The Prison de l’Abbaye was a Paris prison in use from 1522 to 1854. The final building was built by Christophe Gamard in 1631 and made up of three floors, flanked by two turrets (or more exactly, échauguettes). It was the scene of a portion of the September Massacres, one of the bloodiest episodes of the French Revolution. Twenty-two priests were given summary trials and then killed by mob outside the church. [1]

The Prison de l’Abbaye in 1831

Madame Roland, wife of the Girondin Minister of the Interior Jean-Marie Roland, was interned here on her first arrest in 1793 before being transferred to Sainte Pélagie.

History edit

Pre-Revolution edit

It occupied part of the current site of Boulevard Saint-Germain in the SE corner of the enclosure of the Abbey of Saint-Germain-des-Prés. The abbey dated to the earliest era of Paris, when Childebert I (on the site of a temple to Isis or Ceres, according to legend) founded a monastery dedicated to the Holy Cross and to St Vincent of Saragossa, which later took the name of its administering bishop Germain of Paris. Its basilica became known as "Saint-Denis of the Merovingians", since it contained the tombs of Childebert I and others of the dynasty.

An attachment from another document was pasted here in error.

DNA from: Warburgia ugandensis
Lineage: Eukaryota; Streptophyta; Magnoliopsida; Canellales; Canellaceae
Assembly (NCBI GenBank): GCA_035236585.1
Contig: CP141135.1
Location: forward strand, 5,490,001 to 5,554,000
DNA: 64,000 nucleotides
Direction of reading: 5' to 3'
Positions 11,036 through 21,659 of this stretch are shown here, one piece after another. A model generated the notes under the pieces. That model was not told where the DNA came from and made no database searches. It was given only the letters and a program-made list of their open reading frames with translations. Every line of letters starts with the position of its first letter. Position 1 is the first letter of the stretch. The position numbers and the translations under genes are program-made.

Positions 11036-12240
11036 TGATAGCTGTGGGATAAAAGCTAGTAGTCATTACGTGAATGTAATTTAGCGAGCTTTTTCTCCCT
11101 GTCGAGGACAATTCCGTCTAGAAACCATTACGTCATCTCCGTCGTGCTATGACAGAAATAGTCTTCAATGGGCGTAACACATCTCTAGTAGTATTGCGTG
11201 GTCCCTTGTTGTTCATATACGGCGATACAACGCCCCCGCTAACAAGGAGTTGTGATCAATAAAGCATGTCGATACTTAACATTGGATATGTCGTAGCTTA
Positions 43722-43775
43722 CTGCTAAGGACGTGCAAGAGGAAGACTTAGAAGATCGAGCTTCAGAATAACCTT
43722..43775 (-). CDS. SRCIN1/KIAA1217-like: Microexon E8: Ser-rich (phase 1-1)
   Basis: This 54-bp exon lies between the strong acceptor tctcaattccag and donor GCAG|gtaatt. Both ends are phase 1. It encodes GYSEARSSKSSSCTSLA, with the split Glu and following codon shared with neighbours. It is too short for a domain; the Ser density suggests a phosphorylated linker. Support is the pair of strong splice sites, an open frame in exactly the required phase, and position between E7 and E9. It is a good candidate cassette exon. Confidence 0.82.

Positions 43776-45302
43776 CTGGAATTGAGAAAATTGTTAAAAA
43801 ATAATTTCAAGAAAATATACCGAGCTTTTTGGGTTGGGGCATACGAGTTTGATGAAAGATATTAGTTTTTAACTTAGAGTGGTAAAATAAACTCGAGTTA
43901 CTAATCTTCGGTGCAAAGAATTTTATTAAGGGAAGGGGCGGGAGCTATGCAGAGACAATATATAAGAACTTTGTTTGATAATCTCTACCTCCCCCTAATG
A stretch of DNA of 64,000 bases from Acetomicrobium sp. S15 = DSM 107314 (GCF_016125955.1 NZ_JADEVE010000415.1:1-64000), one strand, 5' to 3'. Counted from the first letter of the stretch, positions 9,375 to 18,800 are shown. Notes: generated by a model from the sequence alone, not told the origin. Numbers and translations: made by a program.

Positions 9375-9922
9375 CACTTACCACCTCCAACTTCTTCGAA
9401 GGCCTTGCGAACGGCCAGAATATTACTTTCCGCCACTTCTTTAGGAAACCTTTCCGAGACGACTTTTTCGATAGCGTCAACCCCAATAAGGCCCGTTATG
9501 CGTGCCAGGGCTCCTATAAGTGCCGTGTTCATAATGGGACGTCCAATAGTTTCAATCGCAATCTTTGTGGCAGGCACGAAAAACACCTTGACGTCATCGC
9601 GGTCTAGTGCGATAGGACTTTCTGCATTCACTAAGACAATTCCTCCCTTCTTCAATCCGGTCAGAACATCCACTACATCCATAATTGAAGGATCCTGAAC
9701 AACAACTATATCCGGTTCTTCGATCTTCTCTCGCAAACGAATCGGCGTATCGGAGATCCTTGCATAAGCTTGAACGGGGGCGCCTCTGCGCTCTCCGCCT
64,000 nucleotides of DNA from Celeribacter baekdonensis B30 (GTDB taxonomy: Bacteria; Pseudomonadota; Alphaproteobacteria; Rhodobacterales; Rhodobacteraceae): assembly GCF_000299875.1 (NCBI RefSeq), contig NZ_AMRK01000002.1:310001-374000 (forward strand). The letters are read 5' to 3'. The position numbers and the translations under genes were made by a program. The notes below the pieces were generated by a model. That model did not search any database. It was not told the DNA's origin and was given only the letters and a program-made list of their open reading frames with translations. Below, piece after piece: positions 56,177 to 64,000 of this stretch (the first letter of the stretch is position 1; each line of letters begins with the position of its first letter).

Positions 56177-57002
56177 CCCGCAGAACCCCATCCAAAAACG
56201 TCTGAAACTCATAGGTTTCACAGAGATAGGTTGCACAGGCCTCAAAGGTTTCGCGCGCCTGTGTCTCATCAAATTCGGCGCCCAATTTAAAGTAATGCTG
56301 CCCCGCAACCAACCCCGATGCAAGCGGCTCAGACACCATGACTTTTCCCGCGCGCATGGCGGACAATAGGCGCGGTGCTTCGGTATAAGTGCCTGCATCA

Massacres edit

Prison de l'Abbaye where between 2 and 4 September 1792 160-220 people, including a group of twenty-two priests, were killed in three days. It was located between Rue de Bussi and Rue du Four (E40), with the entrance on Rue Sainte-Marguerite, today Boulevard Saint-Germain.

Destruction edit

The prison de l’Abbaye was later transformed into a military prison and was finally demolished in 1854 for the construction of boulevard Saint-Germain.

References edit

  1. ^ Favier 1988, p. 102.

Bibliography edit

  • Favier, Jean; et al., editors (1988). Chronique de la Révolution. Paris: Larousse; Éditions Jacques Legrand. ISBN 2-03-503250-4.

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